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NASA selects Boeing, SpaceX capsules to fly astronauts to space station



NASA revealed its selection of Boeing and SpaceX to transport U.S. crews to and from the space station using their CST-100 (at left) and Dragon (right) spacecraft by 2017. (Boeing/SpaceX)
September 16, 2014

— When American astronauts next launch from United States' soil to the International Space Station, they will fly onboard spacecraft built and operated by The Boeing Company and SpaceX (Space Exploration Technologies), NASA announced on Tuesday (Sept. 16).

The space agency's selection of the Boeing CST-100 and SpaceX Dragon capsules to taxi crews to and from Earth orbit is aimed at resuming U.S.-based crewed spaceflights since the retirement of the space shuttle fleet in 2011 and ending the country's sole reliance on Russia for access to space by 2017.

"Today, with the selection of Boeing and SpaceX to be the first American companies to launch our astronauts to the International Space Station, NASA has set the stage for what promises to be the most ambitious and exciting chapter in the history of human spaceflight," said Charles Bolden, NASA Administrator. "Turning over low-Earth orbit transportation to private industry will allow NASA to focus on an even more ambitious mission — sending humans to Mars."


"It was not an easy choice, but it is the best choice for NASA and the nation," said NASA Administrator Charles Bolden. (NASA)

The Commercial Crew Transportation Capability (CCtCap) contracts awarded $4.2 billion to Boeing and $2.6 billion to SpaceX. The amounts were based on what each company proposed to NASA it needed to complete the same set of certification milestones leading up to and through a test flight to the International Space Station, as well as at least two, but possibly as many as six crewed taxi flights to the orbiting laboratory.

"Our specialist teams have watched the development of these new spacecraft during earlier development phases, and are confident they will meet the demands of these important missions," Bolden said. "We also are confident they will be safe for NASA astronauts — to achieve NASA certification in 2017, they must meet the same rigorous safety standards we had for the space shuttle program."

Boeing's CST-100 and SpaceX's Dragon are both reusable capsules designed to carry at least four crewmembers and limited cargo to the space station, as well as serve as an emergency lifeboat for the station by remaining docked to the outpost for up to 180 days.

Boeing has developed the CST-100 to launch on a United Launch Alliance (ULA) Atlas V rocket and return to Earth for a parachute- and airbag-assisted touchdown on land.


The interior of Boeing's Commercial Space Transportation (CST)-100 space capsule, as evaluated by NASA astronauts. (Boeing)

SpaceX's crewed Dragon, which is an upgraded version of the unmanned capsule the company uses to launch cargo to the space station under a separate NASA contract, flies atop SpaceX's own Falcon 9 booster and will return under parachutes or thruster-control for a land landing on legs.

Both spacecraft will launch from Florida, with the CST-100 flying from Complex 41 at the Cape Canaveral Air Force Station and the Dragon lifting off from Pad 39A at NASA's Kennedy Space Center. Boeing has contracted NASA to use its Houston mission control. SpaceX operates its own mission control from its Hawthorne, Calif. headquarters.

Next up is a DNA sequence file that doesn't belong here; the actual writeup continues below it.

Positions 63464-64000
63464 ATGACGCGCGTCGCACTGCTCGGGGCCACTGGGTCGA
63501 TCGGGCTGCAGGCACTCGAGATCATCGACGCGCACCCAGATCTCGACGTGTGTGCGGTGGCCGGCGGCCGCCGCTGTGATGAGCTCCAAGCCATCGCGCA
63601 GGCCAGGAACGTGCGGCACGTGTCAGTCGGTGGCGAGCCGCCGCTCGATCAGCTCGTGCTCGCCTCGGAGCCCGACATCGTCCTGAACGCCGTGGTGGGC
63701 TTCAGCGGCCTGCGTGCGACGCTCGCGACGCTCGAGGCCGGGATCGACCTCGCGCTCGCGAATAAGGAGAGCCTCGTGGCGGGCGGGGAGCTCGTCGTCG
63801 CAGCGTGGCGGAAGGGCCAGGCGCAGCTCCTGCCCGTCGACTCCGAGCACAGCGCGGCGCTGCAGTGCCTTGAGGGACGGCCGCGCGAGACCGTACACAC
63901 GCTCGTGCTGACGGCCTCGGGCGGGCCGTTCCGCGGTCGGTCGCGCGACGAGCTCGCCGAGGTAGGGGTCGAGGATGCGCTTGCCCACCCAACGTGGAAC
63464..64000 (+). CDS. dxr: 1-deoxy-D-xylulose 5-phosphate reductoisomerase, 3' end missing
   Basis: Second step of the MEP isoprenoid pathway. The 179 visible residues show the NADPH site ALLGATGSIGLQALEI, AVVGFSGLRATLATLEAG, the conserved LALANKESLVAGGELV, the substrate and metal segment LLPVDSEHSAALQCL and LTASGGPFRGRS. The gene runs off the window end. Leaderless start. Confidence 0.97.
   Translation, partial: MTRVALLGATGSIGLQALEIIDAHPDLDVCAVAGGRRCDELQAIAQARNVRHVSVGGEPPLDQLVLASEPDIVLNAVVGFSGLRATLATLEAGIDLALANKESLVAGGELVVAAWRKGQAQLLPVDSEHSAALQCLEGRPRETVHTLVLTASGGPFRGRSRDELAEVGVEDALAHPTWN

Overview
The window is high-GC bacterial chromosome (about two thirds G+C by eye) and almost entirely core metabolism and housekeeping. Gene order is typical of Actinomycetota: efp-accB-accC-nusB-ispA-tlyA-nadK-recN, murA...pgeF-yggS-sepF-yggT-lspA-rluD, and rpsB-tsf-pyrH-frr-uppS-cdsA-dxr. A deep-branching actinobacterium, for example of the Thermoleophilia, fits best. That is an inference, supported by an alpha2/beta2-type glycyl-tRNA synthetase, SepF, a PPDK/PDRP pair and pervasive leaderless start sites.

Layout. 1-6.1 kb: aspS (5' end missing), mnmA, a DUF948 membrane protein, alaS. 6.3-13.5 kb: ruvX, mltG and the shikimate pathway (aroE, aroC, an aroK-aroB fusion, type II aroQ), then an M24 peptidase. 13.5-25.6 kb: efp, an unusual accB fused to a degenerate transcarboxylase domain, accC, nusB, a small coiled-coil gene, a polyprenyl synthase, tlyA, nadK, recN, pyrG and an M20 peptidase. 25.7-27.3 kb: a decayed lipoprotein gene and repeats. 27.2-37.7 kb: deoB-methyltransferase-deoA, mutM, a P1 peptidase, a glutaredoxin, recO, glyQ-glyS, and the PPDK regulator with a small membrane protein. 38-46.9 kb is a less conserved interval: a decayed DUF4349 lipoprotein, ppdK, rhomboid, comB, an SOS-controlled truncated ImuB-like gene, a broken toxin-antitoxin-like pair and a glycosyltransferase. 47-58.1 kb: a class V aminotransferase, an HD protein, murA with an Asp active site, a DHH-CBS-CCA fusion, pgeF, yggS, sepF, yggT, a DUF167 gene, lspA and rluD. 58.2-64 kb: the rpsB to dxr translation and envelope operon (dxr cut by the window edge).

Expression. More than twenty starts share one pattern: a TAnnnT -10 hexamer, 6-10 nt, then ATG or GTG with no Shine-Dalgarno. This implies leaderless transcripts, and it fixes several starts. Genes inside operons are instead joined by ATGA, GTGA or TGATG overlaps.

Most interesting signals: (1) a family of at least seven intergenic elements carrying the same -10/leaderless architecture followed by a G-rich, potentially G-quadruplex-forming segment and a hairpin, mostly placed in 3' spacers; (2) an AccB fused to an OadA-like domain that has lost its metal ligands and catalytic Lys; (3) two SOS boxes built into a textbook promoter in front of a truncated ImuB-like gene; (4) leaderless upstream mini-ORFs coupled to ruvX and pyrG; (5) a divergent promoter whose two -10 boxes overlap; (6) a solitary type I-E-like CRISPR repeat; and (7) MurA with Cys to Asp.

The Boeing and SpaceX taxi flights will enable NASA to increase the space station's current crew of six to seven, allowing more science research to be conducted onboard the microgravity laboratory.

"We should see a key when we look at these spacecraft," NASA astronaut Mike Fincke said. "A key to the doorway of space that will be opened by more and more people. It's going to let us have more people working on the station, conducting more scientific research than we've been able to do so far."

"I do not mean one or two more observations a week," he continued. "I mean the full-on studies we're counting on to fill in the gaps about long-duration spaceflight so we can survive the years-long trip to Mars and back."


SpaceX's Dragon V2 crewed spacecraft is seen center stage at the company's Hawthorne, California headquarters. (SpaceX)

The CCtCap awards mark a departure from the way NASA has historically contracted for its spacecraft. Boeing and SpaceX will own and operate their own fleet and be able to sell human spaceflight services to other customers.

"Boeing has been part of every American human space flight program and we are honored that NASA has chosen us to continue that legacy," said John Elbon, Boeing vice president and general manager of space exploration. "The CST-100 offers NASA the most cost-effective, safe, and innovative solution to U.S.-based access to Earth orbit."

"SpaceX is deeply honored by the trust NASA has placed in us," Elon Musk, SpaceX's chief executive officer, said. "We welcome [the] decision and the mission it advances with gratitude and seriousness of purpose. It is a vital step in a journey that will ultimately take us to the stars and make humanity a multi-planet species."

NASA established the Commercial Crew Program in 2010 and in the four years since has worked with eight different companies over the course of three development rounds. Going into Tuesday's selection of Boeing and SpaceX, the Sierra Nevada Corporation with its Dream Chaser winged spacecraft was also a contender for the CCtCap award.


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NASA selects Boeing and SpaceX


Video credit: NASA